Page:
Top DEA agent won’t admit heroin more harmful than marijuana
[Video Link] Last month I found myself in Palo Alto in need of an espresso. Yelp directed me to a place called ZombieRunner, which turned out to be a running shoe store with a zombie-themed espresso bar. The espresso turned out to be excellent, as did the selection of books, all of which were about zombies. One book caught my eye: Dead Inside: Do Not Enter: Notes from the Zombie Apocalypse.
I had planned to leave the store as soon as I’d quaffed my doubleshot, but the book was so engrossing that I parked myself on the couch for nearly an hour, reluctantly leaving only because I had a scheduled appointment. I would have bought the book, but it was not for sale. But I emailed my friend Steve at Chronicle Books and he sent me a review copy, which was waiting for me when I got back to LA. I picked it up and finished it in one sitting.
Dead Inside: Do Not Enter was crowd-written by Lost Zombies, a zombie themed social network and it tells the by-now familiar story of a zombapocalyptic virus that whips across the planet, but presents it in the form of realistic-looking notes written by people trying to survive and help other uninfected people survive. The introduction to Dead Inside explains that all of these hand-written and computer-printed notes had been found in the blood-stained backpack of a little girl who had apparently been collecting them until she herself got sick with the zombie virus.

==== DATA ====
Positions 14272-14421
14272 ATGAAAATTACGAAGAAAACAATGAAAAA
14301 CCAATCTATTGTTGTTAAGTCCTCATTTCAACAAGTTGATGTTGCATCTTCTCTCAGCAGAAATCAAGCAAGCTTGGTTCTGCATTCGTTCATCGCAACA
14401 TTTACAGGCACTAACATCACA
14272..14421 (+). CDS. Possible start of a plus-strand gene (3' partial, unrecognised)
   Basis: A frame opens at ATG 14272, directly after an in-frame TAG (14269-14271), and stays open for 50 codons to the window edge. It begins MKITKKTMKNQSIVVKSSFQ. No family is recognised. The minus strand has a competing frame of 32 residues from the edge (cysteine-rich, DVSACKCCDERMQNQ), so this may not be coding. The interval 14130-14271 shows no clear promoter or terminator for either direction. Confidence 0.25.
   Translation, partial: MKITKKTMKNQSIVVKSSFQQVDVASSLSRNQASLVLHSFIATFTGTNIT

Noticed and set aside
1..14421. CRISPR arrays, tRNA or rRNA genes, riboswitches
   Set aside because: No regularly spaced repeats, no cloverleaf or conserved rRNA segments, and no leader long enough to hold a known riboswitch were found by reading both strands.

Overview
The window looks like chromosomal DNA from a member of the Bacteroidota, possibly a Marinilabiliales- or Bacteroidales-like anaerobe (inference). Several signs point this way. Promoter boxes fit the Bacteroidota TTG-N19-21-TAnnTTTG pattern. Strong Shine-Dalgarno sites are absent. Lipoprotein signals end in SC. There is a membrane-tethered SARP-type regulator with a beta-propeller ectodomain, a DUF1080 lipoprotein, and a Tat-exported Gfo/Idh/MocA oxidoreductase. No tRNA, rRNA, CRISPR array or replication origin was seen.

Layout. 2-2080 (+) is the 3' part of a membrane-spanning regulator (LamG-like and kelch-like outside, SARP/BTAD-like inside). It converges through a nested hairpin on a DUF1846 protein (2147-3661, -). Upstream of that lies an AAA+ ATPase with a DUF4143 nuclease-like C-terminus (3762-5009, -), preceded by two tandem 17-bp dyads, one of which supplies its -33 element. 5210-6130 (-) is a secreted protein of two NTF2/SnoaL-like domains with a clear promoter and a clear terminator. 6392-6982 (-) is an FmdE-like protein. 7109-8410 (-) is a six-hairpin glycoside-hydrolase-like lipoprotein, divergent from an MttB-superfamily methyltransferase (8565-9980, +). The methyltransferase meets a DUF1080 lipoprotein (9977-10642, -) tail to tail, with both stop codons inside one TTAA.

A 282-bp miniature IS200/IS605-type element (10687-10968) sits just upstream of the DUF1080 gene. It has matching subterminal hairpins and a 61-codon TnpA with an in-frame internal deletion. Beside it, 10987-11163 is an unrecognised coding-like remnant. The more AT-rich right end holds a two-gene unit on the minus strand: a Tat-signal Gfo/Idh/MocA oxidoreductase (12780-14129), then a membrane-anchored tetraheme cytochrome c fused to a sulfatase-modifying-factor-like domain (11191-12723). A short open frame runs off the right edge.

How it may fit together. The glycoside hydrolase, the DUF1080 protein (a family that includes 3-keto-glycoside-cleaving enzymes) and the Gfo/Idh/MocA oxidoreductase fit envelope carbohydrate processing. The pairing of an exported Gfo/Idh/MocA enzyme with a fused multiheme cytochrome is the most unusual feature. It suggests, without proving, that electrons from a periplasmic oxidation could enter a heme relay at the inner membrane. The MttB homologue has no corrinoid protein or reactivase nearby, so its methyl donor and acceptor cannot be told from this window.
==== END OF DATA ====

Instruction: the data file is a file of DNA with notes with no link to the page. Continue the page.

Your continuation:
The notes are presented in chronological order. The first notes express mild concern (“Remember to get your flu shot – the clinic they say it’s really bad this year and I don’t want you to get sick”), followed by annoyance (“Some kid bit our son at school – I took him to the doctor. Dinner is in the microwave” — I’m paraphrasing because I don’t have the book with me right now), a growing sense of panic, and a grim acceptance of the new world disorder (“I hope I get bit first so I don’t have to shoot any of my family”). The variety of notes, with different handwriting styles, stationery, stains, and rips adds to the realism of the story, and gives it a delicious creepiness, even though the reader never sees a photo of an actual zombie or zombie attack.
Note: We talked about Dead Inside on Gweek 054.
Dead Inside: Do Not Enter: Notes from the Zombie Apocalypse.